Ring Video Doorbell Wired review: performance
Using 1080p HD resolution, the Ring Video Doorbell Wired took sharp video footage with plenty of detail and accurate colours. With a 155 degree field of view, the Ring Video Doorbell Wired fits plenty into the frame. So if you have a wide front garden, it should be able to fit it all in. That does mean it gets a slight fish-eye effect but it didn’t distort the image too much.
At night, the doorbell has black and white night vision, so you’ll still be able to see who’s there after dark. Naturally, it does lose some of the detail you get from having coloured footage in the day yet it was still useful to have and managed to pick up faces fine.
During testing, I found the doorbell was pretty accurate at picking up motion from people as well. It didn’t miss anything and it wasn’t triggered unnecessarily either. This was partly aided by the fact that you can adjust the motion sensitivity and set specific zones where the camera should detect motion, as well as the People Only Mode which notifies you when it spots a person. When it does identify a human, not only will the doorbell film from that moment onwards, but it will also pick up the previous 6 seconds of pre-roll giving you more chance of capturing more detail about the person.
The two-way talk feature on the doorbell was loud and clear on both ends. You’ll have no problem hearing what the visitor has to say, and vice versa, especially when you use your Amazon Alexa smart speaker.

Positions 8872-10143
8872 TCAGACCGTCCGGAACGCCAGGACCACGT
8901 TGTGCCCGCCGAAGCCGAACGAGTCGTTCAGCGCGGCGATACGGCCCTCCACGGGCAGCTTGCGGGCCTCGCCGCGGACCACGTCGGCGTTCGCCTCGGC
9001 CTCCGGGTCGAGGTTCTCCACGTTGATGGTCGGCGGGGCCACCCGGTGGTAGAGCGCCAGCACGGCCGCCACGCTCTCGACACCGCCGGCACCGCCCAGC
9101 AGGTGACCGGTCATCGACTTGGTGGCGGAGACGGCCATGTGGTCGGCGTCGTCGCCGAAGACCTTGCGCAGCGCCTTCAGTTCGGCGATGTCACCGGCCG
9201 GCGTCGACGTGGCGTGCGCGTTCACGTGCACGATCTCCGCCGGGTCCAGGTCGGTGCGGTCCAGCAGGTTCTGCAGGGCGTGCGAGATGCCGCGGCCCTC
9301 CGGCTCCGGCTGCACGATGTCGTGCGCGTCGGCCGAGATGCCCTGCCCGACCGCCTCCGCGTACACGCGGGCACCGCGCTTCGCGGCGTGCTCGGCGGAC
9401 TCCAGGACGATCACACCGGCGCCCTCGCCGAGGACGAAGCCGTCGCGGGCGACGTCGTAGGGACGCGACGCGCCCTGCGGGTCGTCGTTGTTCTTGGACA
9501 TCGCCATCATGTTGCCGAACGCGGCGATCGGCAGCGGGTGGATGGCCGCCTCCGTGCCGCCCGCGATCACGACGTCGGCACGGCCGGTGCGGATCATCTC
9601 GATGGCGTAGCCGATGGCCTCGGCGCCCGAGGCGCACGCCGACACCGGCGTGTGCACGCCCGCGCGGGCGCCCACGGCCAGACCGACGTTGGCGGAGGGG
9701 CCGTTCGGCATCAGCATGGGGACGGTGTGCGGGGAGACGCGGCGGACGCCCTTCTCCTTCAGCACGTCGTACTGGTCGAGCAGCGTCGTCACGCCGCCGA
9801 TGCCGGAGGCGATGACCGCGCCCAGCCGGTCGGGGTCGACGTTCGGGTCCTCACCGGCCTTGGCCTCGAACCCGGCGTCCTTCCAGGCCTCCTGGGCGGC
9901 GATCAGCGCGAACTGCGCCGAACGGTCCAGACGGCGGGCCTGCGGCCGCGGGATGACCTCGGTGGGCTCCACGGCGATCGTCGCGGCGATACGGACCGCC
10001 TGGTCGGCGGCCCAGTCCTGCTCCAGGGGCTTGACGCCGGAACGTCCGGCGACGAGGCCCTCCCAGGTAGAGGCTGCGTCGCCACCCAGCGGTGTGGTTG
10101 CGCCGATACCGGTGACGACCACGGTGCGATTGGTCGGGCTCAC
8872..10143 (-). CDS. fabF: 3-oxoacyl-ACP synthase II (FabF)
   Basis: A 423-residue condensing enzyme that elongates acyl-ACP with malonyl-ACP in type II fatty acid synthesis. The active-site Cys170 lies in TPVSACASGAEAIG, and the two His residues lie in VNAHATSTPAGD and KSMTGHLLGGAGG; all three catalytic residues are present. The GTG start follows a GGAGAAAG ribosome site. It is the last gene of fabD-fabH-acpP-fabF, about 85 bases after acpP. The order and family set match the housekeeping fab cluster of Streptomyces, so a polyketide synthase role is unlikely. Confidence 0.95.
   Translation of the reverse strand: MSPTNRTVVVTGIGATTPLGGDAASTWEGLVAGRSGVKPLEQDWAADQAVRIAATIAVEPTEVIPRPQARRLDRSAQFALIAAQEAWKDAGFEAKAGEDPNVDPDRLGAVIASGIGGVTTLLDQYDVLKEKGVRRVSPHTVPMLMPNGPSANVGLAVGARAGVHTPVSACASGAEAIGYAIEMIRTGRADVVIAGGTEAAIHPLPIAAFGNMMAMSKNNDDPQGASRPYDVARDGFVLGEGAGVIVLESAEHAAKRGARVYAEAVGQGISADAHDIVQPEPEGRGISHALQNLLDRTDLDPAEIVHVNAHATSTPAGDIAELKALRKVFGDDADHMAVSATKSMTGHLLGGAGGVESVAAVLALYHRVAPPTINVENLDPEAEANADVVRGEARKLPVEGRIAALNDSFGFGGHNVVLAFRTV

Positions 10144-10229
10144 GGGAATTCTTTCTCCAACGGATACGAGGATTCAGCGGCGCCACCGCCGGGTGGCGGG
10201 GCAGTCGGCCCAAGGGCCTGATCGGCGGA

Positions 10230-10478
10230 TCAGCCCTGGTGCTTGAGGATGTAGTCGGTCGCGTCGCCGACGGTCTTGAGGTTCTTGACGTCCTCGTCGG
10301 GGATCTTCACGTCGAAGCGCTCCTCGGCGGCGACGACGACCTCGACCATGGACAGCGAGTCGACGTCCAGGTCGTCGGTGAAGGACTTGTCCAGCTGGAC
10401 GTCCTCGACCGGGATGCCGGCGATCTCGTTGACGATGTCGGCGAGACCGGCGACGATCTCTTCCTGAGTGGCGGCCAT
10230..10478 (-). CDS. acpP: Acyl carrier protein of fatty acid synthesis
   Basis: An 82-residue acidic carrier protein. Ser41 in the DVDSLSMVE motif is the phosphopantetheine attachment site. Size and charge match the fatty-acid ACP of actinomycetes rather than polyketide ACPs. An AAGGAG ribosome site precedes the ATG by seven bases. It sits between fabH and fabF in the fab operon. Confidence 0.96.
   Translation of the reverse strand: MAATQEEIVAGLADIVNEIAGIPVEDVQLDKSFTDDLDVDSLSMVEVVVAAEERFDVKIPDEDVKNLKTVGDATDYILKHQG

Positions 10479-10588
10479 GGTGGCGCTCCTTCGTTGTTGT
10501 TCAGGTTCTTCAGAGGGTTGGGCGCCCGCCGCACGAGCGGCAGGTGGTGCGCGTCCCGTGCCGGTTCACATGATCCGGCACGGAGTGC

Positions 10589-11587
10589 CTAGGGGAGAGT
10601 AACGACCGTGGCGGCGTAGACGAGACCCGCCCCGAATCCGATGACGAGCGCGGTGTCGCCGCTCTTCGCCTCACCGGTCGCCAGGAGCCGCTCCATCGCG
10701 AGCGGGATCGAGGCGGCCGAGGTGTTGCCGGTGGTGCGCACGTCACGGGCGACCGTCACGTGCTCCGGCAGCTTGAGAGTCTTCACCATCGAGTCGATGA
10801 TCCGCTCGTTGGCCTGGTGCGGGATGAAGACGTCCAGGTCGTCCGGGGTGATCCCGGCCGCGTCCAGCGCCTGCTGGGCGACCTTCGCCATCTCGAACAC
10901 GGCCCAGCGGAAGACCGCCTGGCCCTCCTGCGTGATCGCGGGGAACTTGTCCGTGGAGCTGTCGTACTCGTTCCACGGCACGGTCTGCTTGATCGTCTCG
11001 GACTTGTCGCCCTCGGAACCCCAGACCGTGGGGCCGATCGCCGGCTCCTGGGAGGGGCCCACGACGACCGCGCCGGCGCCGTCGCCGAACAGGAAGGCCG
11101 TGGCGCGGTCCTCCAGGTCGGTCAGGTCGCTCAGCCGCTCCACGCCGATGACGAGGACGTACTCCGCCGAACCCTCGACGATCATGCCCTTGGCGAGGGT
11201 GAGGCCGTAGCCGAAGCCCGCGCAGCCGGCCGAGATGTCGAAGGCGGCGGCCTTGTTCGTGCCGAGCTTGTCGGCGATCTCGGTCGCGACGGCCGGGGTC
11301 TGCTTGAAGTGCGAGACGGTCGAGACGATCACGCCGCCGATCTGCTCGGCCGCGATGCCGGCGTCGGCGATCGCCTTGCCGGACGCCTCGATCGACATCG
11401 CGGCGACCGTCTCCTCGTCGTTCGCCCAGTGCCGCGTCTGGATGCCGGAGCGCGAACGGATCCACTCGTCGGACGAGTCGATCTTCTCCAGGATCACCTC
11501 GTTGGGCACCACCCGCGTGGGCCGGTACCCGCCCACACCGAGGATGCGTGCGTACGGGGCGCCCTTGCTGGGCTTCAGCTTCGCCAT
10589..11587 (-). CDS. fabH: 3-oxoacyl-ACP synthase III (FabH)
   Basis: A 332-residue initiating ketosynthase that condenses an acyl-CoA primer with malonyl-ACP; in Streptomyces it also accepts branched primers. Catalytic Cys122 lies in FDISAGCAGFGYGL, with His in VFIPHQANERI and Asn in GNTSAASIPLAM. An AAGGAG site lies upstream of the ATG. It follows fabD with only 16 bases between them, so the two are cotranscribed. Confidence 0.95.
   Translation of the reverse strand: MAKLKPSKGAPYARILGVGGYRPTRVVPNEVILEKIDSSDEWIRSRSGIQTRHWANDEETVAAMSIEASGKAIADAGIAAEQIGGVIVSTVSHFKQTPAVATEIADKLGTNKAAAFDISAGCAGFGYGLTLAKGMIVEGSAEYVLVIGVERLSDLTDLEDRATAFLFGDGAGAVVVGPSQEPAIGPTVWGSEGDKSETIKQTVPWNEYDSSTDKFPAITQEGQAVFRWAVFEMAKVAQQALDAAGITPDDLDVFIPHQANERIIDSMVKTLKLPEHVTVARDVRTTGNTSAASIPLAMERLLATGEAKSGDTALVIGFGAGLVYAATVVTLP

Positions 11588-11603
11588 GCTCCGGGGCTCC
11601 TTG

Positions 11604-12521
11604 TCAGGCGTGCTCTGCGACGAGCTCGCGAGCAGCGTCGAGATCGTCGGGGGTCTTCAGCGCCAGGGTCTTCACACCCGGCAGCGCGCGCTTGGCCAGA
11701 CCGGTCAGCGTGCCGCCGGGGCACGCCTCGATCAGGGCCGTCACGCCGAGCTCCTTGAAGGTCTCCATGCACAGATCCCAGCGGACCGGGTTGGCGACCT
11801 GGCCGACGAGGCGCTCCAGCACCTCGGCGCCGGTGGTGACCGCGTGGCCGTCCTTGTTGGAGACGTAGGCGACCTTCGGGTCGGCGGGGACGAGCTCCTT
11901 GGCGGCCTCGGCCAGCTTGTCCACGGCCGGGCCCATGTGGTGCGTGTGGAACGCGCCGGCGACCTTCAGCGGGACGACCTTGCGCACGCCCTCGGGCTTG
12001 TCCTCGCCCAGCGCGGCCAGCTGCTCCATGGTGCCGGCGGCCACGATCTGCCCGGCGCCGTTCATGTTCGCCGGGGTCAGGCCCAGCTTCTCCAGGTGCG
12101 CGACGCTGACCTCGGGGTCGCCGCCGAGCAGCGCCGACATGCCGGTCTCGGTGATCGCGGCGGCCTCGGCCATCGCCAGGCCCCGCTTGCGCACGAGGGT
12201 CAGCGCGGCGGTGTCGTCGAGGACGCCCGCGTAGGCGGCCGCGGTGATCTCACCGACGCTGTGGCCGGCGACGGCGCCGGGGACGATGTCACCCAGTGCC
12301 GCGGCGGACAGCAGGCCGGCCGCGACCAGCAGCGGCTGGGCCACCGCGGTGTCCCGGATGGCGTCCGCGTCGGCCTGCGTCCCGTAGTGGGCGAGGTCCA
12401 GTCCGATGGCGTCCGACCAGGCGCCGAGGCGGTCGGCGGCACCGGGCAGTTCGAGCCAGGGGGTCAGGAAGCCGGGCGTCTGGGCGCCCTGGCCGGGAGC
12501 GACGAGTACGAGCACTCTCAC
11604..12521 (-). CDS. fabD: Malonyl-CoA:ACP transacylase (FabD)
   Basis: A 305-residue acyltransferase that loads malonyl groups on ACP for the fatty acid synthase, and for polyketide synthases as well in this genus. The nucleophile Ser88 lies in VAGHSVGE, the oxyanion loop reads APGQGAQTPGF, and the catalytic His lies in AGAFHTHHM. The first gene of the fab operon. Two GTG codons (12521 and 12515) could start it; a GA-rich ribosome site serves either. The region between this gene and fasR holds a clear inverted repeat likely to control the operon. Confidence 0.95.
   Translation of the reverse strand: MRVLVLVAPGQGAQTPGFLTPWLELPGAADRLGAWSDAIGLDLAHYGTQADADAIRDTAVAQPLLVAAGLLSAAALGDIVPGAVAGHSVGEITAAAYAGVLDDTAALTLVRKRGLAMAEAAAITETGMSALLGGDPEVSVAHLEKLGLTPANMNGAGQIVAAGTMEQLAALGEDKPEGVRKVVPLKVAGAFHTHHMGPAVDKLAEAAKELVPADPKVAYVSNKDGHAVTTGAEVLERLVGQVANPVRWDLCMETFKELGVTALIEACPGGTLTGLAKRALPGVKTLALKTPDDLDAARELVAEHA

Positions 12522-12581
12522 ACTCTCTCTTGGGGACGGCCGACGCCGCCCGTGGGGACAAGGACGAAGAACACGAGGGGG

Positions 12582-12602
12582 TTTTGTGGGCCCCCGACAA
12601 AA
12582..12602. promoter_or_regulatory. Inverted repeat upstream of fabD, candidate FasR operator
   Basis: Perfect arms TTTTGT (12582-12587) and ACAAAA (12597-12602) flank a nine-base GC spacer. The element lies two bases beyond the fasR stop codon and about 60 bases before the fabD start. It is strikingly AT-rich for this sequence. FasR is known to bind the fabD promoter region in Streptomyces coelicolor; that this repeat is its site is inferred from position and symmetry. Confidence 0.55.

Ring Video Doorbell Wired review: verdict
Compact and smart, the Ring Video Doorbell Wired is a good-looking video doorbell even in comparison to Ring’s other offerings. Installing it using a wired connection may be a bit of a hassle, but the plus side of that is you won’t need to remember to charge battery packs.
This is undoubtedly the best video doorbell under $100 / £100 - though the fact that you need to buy the Ring Chime separately makes it a much less appealing deal. Even so, the Ring Video Doorbell Wired works well to detect motion, delivering clear footage and plenty of extra features for a more reasonable price than most other options on the market.
Ring Video Doorbell Wired review: also consider
If you are willing to spend a little more on a video doorbell, and you’re set on using Ring, then T3’s top choices are the Ring Video Doorbell (2nd gen) and the Ring Video Doorbell 3. You can see a direct comparison of the two here: All-new Ring Video Doorbell (2nd gen) vs Ring Video Doorbell 3.
If you have the Google ecosystem set up at home, you’ll be better off choosing Nest Hello which is owned by Google. A lot of the features here (1080p video, night vision, a large field of view) match those that Ring offers, but Nest does them all just as well on the whole. And it has slightly better motion detection.